Survey of London: Volume 3, St Giles-in-The-Fields, Pt I: Lincoln's Inn Fields. Originally published by London County Council, London, 1912.
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III.—No. 15 LINCOLN'S INN FIELDS.
Description and date of structure.
The decorative features of the house would point to the period of erection being a little earlier than the middle of the 18th century, probably about 1742, which is the date on one of the lead cisterns. This theory is strengthened by the fact that the ratebooks contain no mention of the house between 1730 and 1742.
In the ground floor front room is a carved wooden mantelpiece (Plate 17). Two female hermæ support the shelf and a head of Medusa is the central feature of the frieze. The overmantel with pier glass is enriched with floral carving, and a swag is suspended from the centre of the frieze beneath a cornice and broken pediment.
An ornamental cast lead cistern (fn. 1) (Plate 16), with the legend F T 1752, is fixed in the basement kitchen. A second cistern, illustrated in the same plate, is situated in the coal house and has obviously been reduced to two-thirds of its original length. It bears the legend W C 742.
Condition of repair.
|1667. (fn. 2)||"Sir Henry Bellasis." (fn. 3)|
|1675. (fn. 2)||"Maddam Willis."|
|1683. (fn. 2)||Samuel Somerset.|
|1695. (fn. 2)||Sir John Cooper.|
|1723.||Madame Martha Gamlyn.|
|1788–93.||Sir John Wilson.|
Sir William Watson, the son of a London tradesman, was born in St. John's Street, in 1715. At the age of fifteen he was apprenticed to an apothecary, and in 1738 set up in business for himself. He had from his early youth displayed a keen interest in science, and in 1741 was elected a fellow of the Royal Society, of which he subsequently became vice-president. In 1745 he was awarded the Copley medal for his researches in electricity, and subsequently became a trustee of the British Museum. In 1757 he moved from Aldersgate Street to No. 15, Lincoln's Inn Fields, and soon began to practise as a physician. From 1762 until his death he was physician to the Foundling Hospital. In 1784 he was elected fellow, and in 1785 and 1786 censor of the Royal College of Physicians, and in the last-mentioned year was knighted. He died at his house in Lincoln's Inn Fields on 10th May, 1787. His writings, giving the results of original research in botany and electricity, are numerous and valuable. In particular, his researches in electricity "were of so interesting a nature that they gave him the undisputed lead in this branch of philosophy, and were the means not only of raising him to a high degree of estimation at home, but of extending his fame throughout Europe." (fn. 4)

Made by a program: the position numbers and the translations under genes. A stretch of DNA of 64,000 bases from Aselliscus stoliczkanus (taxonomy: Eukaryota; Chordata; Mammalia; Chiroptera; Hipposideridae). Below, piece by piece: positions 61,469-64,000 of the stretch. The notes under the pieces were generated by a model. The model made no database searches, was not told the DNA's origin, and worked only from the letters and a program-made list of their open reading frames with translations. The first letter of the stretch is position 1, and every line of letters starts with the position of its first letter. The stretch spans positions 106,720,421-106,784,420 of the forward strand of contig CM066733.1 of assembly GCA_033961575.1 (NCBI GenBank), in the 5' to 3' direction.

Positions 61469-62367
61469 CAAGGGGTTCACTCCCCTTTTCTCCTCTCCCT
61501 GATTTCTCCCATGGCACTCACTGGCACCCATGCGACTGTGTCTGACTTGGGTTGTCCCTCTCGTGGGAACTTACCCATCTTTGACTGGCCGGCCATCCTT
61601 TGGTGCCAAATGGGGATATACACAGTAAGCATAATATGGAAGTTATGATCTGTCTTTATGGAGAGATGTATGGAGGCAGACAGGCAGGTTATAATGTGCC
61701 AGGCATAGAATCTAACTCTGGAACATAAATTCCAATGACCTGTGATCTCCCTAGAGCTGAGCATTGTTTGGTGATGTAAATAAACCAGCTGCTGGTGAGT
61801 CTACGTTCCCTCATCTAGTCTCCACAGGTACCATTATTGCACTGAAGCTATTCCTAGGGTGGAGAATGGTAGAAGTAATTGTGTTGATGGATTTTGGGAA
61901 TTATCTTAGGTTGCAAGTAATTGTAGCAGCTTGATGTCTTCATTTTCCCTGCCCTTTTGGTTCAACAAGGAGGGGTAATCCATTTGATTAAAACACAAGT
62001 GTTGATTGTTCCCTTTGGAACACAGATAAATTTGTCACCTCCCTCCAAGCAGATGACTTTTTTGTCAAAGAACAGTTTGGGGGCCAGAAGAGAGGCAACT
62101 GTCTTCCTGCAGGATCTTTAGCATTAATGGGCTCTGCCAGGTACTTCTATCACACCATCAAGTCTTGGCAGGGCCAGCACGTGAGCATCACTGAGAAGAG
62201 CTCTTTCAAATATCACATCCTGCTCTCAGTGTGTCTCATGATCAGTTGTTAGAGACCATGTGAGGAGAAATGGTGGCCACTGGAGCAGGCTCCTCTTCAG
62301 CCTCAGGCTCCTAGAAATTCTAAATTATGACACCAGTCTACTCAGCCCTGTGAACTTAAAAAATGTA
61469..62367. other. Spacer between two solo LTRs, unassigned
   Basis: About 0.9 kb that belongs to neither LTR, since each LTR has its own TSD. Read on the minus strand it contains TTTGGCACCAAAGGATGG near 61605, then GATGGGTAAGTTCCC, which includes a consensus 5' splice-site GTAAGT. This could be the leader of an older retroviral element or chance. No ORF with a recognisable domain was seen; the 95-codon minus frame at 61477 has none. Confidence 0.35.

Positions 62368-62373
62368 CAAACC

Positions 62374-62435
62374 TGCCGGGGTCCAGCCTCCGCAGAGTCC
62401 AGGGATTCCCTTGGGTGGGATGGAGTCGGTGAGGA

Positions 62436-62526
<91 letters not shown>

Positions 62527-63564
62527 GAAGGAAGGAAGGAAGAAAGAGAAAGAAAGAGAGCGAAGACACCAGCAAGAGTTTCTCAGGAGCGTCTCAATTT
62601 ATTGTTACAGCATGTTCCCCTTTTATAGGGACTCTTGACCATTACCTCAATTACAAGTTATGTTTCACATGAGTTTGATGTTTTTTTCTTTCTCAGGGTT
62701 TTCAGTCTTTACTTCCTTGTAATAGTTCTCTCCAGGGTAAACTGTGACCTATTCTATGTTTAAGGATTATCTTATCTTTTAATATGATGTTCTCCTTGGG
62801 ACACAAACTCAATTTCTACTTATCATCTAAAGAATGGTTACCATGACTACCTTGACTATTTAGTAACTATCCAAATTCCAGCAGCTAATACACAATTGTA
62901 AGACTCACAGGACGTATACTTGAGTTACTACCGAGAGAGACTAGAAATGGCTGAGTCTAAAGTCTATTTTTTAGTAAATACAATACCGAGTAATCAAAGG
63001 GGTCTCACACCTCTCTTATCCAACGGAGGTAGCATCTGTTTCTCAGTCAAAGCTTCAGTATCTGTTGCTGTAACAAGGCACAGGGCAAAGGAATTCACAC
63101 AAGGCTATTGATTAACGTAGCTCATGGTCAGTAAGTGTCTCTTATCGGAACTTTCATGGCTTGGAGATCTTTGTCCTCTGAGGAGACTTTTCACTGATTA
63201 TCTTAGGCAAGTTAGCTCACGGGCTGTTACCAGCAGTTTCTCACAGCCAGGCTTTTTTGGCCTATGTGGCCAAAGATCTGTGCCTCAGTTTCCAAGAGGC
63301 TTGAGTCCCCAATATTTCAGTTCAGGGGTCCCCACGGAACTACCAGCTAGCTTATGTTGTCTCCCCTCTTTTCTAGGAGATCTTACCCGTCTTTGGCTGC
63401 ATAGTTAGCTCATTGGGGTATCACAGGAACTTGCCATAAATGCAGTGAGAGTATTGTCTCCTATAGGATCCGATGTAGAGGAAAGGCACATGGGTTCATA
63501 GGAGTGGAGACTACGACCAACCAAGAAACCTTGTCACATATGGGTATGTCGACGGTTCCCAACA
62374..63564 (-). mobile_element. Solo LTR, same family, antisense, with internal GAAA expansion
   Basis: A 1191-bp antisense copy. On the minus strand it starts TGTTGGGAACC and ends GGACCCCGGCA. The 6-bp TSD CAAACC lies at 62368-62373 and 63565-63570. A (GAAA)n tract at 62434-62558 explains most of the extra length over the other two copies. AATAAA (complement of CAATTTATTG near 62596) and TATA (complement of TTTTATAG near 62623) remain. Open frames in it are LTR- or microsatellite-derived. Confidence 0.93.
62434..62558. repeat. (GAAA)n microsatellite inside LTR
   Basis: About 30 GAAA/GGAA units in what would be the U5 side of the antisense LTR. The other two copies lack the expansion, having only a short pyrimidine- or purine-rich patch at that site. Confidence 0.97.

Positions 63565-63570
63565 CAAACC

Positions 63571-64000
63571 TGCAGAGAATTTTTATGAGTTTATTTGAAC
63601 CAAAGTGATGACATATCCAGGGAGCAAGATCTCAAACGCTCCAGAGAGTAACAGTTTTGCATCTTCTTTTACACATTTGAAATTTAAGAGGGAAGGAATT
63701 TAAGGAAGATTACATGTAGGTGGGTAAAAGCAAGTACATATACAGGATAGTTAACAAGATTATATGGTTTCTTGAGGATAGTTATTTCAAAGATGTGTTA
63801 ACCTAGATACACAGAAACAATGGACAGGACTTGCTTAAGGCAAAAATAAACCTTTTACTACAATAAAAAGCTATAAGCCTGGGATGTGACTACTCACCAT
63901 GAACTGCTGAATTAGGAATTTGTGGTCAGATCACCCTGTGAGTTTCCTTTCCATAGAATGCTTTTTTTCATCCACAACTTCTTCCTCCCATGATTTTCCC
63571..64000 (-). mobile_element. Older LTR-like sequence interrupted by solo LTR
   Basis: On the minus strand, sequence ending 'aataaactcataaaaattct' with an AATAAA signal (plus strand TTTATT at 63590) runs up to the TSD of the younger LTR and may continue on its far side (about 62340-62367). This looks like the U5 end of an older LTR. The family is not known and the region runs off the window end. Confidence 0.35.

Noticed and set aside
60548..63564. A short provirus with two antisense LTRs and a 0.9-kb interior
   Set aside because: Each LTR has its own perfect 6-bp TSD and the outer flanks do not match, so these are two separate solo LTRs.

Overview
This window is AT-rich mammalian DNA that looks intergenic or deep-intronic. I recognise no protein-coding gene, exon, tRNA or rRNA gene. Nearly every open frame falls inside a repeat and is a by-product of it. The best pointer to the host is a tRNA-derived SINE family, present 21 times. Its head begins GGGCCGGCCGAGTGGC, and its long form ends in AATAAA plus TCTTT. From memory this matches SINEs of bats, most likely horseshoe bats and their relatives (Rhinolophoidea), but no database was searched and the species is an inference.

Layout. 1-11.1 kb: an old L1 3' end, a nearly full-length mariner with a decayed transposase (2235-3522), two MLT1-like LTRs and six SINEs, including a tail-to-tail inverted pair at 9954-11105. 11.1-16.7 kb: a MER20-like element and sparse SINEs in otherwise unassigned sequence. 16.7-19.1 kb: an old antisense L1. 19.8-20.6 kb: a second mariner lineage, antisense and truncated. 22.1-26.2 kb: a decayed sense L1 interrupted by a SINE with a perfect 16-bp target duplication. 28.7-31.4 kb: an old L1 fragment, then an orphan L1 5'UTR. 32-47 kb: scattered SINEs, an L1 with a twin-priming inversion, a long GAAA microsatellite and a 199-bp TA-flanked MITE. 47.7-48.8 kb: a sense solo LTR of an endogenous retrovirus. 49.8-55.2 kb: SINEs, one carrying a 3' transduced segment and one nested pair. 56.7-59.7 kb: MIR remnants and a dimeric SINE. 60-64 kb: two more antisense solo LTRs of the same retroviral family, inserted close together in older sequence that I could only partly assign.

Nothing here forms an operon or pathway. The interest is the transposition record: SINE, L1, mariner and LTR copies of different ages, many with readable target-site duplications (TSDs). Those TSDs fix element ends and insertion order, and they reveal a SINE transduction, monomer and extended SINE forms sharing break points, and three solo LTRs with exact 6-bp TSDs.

On Watson's death the house was taken by "Mr. Justice Willson," who had recently (November, 1786) been made justice of the common pleas and knighted. Sir John Wilson was born in 1741 in Applethwaite, Westmoreland. He was called to the Bar in 1766. During the vacancy as lord chancellor following Thurlow's retirement in June, 1792, he was a commissioner of the great seal. He died at Kendal in October, 1793.
Wilson was succeeded (after a short interval) in the occupation of No. 15 by "Dr. Ainslie." It is almost certain that this was Henry Ainslie, (fn. 5) the son of a Kendal physician. He was senior wrangler in 1781. He began to practise while still at Cambridge, having obtained a licence ad practicandum from the University in 1787. (fn. 6) In 1793 he settled in London and in 1795 was elected a fellow of the Royal College of Physicians and physician to St. Thomas's Hospital. He delivered the Harveian oration in 1802. He died in 1834. His residence at No. 15, Lincoln's Inn Fields only lasted for two years, namely, 1796 and 1797.
In the Council's collection are—
Entrance doorway (photograph).
* Lead rain water head (drawing).
* Chimney piece, front room on ground floor (photograph).
* Ornamental ceiling, front room on first floor (photograph).
* Ornamental ceiling, back room on first floor (photograph).
* Carved stair bracket (measured drawing).
* Ornamental cast lead cisterns (2) (measured drawings).